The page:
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Adam Guthrie

Author: Lisa Dretske, 2009


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   Adam Guthrie was born on March 10th, 1825 in Circleville, Parkaway Co., Ohio. He was one of twelve children born to Robert and Catherine Spawr Guthrie. His father was of Scotch-Irish decent and his mother was of German decent.

   The Robert Guthrie family, including Adam, first moved to Illinois in September 1826 and settled in Funk’s Grove where he took claim of 160 acres and built a log cabin. About three years later, the family moved to Money Creek which was nine miles northeast of the current city of Bloomington. These early years in McLean County were very hard for settlers. During the winter of 1830-31 Guthrie’s family endured and survived the “winter of the deep snow.” His father Robert was away on business in St. Louis to purchase merchandise with a neighbor. Because of the great snow storm, the roads were impassible from the snow drifts and he was delayed several weeks before returning home. While the family awaited his return, they survived by eating mainly boiled corn. In 1831 the Guthrie family moved to Major’s Grove located around the 300 block of West Seminary Street in Bloomington. The land belonged to James Allin, another early pioneer. After living there two years, they moved within the city limits of Bloomington and built a house on the corner of Lee and Front Streets.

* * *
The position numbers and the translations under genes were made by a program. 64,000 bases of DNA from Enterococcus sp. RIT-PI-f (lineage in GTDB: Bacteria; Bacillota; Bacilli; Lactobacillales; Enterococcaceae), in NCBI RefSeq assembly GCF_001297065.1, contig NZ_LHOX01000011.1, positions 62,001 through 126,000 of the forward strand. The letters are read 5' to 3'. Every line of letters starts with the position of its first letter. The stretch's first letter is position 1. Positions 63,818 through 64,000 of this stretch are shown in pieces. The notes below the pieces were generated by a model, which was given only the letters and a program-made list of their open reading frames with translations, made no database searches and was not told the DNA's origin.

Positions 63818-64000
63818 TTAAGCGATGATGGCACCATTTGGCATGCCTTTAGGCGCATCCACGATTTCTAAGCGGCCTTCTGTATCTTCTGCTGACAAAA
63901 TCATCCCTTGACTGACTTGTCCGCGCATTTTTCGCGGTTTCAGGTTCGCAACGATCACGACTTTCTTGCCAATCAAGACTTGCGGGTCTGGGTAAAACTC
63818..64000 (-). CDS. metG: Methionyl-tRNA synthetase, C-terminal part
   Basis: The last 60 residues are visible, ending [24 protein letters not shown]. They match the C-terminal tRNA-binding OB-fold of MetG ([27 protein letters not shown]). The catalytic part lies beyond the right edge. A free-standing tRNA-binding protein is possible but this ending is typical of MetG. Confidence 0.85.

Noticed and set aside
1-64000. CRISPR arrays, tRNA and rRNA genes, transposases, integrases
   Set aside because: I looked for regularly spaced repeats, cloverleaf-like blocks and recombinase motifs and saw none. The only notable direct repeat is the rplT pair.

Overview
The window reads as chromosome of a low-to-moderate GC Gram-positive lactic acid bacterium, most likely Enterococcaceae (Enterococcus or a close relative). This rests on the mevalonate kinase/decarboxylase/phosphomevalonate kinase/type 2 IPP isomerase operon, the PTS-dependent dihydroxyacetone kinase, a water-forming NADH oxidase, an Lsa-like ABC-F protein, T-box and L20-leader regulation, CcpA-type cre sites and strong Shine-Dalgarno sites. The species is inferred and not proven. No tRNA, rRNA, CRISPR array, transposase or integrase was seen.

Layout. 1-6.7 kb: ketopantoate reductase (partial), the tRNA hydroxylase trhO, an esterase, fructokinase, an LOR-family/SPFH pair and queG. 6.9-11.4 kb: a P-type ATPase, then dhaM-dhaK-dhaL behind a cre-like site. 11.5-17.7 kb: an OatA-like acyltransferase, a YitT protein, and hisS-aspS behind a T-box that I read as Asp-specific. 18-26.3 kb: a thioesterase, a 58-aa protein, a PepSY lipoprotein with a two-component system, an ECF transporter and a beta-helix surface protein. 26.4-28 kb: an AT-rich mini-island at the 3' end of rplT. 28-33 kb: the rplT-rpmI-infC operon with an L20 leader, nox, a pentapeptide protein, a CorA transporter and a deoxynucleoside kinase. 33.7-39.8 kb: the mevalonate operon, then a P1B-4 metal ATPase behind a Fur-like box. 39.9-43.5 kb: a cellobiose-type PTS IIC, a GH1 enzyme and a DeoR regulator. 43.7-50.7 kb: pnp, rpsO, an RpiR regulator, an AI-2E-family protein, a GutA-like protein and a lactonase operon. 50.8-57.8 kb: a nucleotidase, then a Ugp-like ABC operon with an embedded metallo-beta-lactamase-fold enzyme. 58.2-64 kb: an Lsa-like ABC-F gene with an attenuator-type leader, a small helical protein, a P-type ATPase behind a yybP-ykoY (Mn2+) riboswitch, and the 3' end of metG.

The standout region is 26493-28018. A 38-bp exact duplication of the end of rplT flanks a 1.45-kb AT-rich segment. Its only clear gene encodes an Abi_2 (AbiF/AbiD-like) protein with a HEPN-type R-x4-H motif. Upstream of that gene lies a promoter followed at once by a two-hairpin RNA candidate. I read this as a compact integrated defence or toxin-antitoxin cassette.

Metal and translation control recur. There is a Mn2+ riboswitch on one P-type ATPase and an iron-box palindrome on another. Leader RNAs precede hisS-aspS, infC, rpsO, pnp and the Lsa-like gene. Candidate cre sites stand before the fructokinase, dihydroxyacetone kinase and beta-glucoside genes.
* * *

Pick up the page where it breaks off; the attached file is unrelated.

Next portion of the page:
While growing up, Adam had a good education. He attended a subscription school which is an early form of elementary school taught by a single teacher during the winter months. Subscription schools were funded by a monthly tuition fee paid by the parents to the teachers. In turn, the teachers were responsible for securing a place of study and for paying the rent from their earnings. Adam attended school during the winters and worked with his father in plastering and carpentry during the summers. He did this with his father until his father’s death in 1846. After his father’s death, Adam continued to learn the trade of plastering from Squire Lawrence. During his time in this profession Adam helped plaster the walls and ceilings of nearly 200 homes. Adam recalled later in his life that, “more money could be made in the early times, because the price of labor and material was so much less.” He stated that the best workmen only made $1.00 to $1.50 per day. He was considered the “No. 1 workman” and in The Daily Pantagraph it stated that, “it is not at all surprising that he has as much business on hand as he can attend to.”

   On December 6th, 1849 Adam married Miss Lucinda L. Butler of New York. They had three children: Eva, Permena A. and Oscar F. Together they resided at their home located at 802 North Center Street. They also attended the Methodist Episcopal Church. Lucinda preceded Adam in death on June 13, 1889 at their home on Center Street.

   On August 8th, 1862 Adam enlisted in the Union Army. He became a Corporal in Company A of the 94th Illinois Volunteer Infantry Regiment (known as the McLean County Regiment). He served for eight months and was discharged on April 3rd, 1863 due to ill-health caused by fatigue and exposure. During his time in the Army he participated in a march to Prairie Grove, Arkansas. Here, the men engaged in battle were “scattered in a long, irregular line, lying flat on their faces, taking advantage of every stump, fence and irregularity of ground. The Regiment maintained so destructive a fire that no troops could be brought against them without being cut to pieces, while our men of the 94th were comparatively unharmed.” All together, the 94th Infantry “took part in nine battles, sieges and skirmishes, and not one retreat.”